Head and neck cancers account for nearly in the United States, according to the National Cancer Institute. Head and neck cancers are more than twice as common among men as they are among women and are diagnosed more often among people over age 50.
Head and Neck Cancer includes cancers of nasal cavity, sinuses, lips, mouth, thyroid glands, salivary glands, throat and voice box. Most head and neck cancers can be prevented, and many are curable if caught early. Including a Registered Dietitian for nutrition intervention and Speech and Language Pathologist as part of your treatment team has been shown to lead to more positive outcomes related to treatment. Below you will find information regarding the typical signs that may indicated a Head and Neck Cancer malignancy, risk factors, possible treatment options and how both the Registered Dietitian and Speech and Language Pathologist can provide support to improve outcomes.
What are the symptoms of Head and Neck Cancer?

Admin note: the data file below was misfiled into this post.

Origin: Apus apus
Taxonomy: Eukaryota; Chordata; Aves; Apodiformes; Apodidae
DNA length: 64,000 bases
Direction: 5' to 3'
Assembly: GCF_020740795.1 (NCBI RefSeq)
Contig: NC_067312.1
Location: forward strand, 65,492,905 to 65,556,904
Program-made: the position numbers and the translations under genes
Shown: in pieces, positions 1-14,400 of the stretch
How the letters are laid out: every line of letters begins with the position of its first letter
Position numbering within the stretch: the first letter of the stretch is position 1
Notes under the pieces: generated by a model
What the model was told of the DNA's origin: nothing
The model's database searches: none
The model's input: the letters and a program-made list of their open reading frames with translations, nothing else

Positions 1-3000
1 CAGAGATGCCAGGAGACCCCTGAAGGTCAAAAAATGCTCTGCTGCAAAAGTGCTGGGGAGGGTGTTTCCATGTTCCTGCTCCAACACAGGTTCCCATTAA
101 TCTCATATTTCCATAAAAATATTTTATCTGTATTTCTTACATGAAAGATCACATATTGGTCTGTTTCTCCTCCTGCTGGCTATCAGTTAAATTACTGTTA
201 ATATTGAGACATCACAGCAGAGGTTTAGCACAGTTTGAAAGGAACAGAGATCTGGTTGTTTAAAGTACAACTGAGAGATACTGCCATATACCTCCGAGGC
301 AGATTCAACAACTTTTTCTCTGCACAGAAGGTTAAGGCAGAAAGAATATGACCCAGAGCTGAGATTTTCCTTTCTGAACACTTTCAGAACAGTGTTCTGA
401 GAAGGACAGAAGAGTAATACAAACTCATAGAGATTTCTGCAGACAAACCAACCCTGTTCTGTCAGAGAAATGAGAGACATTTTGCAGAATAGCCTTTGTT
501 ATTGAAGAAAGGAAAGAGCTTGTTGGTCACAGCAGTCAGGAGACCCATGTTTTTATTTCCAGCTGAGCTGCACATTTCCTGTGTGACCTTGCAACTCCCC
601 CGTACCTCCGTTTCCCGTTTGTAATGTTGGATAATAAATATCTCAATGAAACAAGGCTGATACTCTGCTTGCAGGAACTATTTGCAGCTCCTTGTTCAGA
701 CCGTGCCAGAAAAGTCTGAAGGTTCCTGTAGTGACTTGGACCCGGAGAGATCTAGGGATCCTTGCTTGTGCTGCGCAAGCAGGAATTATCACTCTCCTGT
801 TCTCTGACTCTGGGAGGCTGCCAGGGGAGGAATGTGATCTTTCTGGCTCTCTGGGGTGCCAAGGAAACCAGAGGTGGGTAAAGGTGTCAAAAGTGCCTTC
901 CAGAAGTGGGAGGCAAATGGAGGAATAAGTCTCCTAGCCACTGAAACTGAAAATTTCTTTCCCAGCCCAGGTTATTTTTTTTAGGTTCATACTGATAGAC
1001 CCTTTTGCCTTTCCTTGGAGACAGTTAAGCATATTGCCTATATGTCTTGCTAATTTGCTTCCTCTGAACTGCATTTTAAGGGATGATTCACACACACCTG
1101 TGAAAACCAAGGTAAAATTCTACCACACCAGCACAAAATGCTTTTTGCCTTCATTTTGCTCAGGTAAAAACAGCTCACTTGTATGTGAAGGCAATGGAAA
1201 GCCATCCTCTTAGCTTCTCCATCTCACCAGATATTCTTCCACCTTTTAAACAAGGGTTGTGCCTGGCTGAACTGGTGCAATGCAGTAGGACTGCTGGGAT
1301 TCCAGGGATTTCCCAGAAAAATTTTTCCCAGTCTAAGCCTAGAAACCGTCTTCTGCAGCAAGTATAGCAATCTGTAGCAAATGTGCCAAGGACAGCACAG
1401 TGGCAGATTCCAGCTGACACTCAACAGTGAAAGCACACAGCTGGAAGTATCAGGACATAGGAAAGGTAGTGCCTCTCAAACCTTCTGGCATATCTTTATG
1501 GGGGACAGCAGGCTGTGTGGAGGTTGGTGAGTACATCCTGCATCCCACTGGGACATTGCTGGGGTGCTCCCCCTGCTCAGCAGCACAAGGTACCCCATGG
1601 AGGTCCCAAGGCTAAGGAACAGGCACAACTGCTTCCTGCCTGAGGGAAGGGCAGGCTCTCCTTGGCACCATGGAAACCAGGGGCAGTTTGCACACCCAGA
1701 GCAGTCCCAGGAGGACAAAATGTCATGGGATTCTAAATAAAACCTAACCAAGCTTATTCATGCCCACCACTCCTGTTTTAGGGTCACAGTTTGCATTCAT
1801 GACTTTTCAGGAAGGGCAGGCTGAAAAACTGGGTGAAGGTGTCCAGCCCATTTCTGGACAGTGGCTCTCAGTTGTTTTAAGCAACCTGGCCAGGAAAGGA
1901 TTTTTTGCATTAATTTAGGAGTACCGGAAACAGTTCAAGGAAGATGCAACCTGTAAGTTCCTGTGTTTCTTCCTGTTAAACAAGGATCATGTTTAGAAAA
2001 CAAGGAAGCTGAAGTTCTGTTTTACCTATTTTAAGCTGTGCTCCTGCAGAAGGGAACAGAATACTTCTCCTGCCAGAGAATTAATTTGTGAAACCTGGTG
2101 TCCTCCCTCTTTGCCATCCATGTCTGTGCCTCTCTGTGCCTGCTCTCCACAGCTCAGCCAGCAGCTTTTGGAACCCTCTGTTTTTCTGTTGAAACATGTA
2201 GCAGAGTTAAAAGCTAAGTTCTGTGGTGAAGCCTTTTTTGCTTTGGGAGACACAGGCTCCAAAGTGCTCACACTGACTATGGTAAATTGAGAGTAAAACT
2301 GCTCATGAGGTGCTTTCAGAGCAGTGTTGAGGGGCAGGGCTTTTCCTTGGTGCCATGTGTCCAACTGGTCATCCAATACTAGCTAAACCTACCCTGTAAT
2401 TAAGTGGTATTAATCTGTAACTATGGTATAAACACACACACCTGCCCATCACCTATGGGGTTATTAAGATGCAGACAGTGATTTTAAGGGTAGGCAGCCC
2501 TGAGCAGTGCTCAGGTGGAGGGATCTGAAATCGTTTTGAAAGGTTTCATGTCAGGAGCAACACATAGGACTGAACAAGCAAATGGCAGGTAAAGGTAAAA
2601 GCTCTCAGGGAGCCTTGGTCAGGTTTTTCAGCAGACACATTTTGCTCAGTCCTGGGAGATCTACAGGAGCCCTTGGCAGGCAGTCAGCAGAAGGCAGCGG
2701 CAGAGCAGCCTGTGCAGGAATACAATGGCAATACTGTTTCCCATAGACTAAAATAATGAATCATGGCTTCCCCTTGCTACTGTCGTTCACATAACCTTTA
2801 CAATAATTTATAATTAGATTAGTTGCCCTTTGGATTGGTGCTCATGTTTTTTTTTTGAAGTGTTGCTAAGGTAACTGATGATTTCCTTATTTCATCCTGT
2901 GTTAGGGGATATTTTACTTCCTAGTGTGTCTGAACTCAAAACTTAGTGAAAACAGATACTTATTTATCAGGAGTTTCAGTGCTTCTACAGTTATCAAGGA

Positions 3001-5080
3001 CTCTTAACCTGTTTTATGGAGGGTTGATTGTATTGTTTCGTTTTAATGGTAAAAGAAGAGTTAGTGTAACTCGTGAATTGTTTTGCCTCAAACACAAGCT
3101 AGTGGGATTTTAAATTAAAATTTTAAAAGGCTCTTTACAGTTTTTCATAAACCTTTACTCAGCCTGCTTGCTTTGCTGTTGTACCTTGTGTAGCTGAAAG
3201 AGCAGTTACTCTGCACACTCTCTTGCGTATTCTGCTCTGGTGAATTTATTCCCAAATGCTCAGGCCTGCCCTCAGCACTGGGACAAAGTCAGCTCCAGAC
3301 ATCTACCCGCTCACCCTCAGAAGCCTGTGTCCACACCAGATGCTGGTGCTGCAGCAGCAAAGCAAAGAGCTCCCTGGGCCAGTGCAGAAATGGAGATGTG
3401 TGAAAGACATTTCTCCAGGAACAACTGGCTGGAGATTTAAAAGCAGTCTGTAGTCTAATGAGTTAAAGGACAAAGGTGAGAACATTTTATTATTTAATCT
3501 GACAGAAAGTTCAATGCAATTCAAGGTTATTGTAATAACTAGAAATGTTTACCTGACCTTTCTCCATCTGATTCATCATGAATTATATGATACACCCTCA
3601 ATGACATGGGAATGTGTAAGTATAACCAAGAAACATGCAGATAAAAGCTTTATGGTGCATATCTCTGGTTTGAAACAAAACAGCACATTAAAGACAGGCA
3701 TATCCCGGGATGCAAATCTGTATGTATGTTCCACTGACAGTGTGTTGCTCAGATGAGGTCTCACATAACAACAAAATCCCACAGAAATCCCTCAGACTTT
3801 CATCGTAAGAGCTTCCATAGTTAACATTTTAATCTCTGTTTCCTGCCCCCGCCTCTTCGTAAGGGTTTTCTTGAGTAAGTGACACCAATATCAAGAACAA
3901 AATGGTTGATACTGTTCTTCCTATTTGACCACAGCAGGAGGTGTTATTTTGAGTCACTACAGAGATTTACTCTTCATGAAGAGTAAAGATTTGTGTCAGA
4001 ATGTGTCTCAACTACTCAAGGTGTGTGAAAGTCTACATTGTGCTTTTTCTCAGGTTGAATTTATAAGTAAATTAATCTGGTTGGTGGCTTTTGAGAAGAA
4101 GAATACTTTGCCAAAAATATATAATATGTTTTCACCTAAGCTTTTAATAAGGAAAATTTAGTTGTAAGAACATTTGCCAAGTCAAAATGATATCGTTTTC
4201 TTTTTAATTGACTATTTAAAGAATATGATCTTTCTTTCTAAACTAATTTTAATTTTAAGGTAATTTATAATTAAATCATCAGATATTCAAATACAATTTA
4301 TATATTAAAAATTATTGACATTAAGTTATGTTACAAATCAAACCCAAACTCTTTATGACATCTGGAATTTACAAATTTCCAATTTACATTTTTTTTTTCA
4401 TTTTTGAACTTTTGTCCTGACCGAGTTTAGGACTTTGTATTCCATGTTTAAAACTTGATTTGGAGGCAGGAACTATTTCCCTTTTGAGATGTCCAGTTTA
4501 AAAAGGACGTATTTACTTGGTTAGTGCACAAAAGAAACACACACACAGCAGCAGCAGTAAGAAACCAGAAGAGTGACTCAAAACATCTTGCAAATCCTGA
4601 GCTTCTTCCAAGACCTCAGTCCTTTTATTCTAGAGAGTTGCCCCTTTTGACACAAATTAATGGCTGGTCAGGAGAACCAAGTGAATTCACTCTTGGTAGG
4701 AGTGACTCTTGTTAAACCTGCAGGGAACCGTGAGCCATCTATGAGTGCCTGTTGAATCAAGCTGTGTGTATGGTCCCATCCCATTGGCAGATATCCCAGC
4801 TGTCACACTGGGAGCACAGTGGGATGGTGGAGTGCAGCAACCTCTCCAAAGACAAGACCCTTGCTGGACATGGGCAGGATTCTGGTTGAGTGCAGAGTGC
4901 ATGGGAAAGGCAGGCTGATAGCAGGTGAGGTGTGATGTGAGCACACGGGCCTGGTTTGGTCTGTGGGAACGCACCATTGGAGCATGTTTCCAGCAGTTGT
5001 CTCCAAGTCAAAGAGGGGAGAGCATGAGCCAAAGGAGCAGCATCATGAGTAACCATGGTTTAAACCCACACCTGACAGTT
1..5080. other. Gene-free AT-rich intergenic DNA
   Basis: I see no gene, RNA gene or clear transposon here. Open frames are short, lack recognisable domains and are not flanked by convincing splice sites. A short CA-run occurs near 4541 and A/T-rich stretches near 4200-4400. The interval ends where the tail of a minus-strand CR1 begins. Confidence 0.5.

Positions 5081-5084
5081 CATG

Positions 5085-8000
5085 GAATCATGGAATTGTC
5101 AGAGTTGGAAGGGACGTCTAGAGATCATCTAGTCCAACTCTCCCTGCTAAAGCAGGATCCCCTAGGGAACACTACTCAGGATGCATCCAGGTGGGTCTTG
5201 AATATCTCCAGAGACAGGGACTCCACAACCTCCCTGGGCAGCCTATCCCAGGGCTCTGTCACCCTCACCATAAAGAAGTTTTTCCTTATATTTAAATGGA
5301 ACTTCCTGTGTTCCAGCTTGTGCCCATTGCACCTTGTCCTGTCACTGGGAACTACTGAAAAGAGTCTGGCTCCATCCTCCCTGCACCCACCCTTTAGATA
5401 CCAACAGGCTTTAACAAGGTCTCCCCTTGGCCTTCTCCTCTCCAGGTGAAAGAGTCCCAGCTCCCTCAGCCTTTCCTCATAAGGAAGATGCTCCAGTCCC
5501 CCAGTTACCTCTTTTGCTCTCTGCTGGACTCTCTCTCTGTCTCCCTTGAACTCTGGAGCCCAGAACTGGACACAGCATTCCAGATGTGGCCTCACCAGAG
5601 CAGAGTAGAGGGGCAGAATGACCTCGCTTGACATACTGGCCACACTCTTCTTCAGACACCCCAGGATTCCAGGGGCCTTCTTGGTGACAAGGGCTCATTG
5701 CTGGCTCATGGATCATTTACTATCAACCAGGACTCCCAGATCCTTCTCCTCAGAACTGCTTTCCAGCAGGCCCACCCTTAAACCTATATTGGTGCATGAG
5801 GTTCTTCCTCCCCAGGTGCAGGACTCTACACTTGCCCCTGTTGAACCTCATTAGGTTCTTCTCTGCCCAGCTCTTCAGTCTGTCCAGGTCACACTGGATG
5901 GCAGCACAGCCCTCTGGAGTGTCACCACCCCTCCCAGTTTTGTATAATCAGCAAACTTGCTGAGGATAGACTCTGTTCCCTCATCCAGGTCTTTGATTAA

If you present with symptoms that are concerning, they should be brought to your physician’s attention as soon as possible.
What are the risk factors for Head and Neck Cancer?
What are the treatment types?
Treatment options are dependent on the stage, type and location of tumor as well as the patient’s health prior to starting treatment.
The Role of Nutrition:
Goals of Nutrition Intervention:
What is a Speech Pathologist?
A speech pathologist is a health care professional who can evaluate your swallowing function, identify areas of weakness, and causes of swallowing difficulties (dysphagia). They can provide exercises and techniques to improve swallowing function and evaluate speech problems associated with the treatment of head and neck cancers.
What are some of the swallowing problems after treatment for head and neck cancer?
Many of these problems are a result of surgical removal of cancer tumors in the mouth or throat. Swallowing problems can also be from muscle loss (atrophy) in the head and neck from lack of use or damage from treatment Tissue damage from radiation can develop years after treatment.
What are the treatments for swallowing problems?
What are the possible speech changes after treatments for head and neck cancer?
What are treatments for speech changes?
When should I see a speech pathologist?
Common swallowing concerns include:
Ask your MN Oncology Provider for a referral to see Registered Dietitian and Speech and Language Pathologist:
Speech and Language Pathologist at Midwest Ears, Nose and Throat SpecialistsAnn E. Smith, M.S. CCC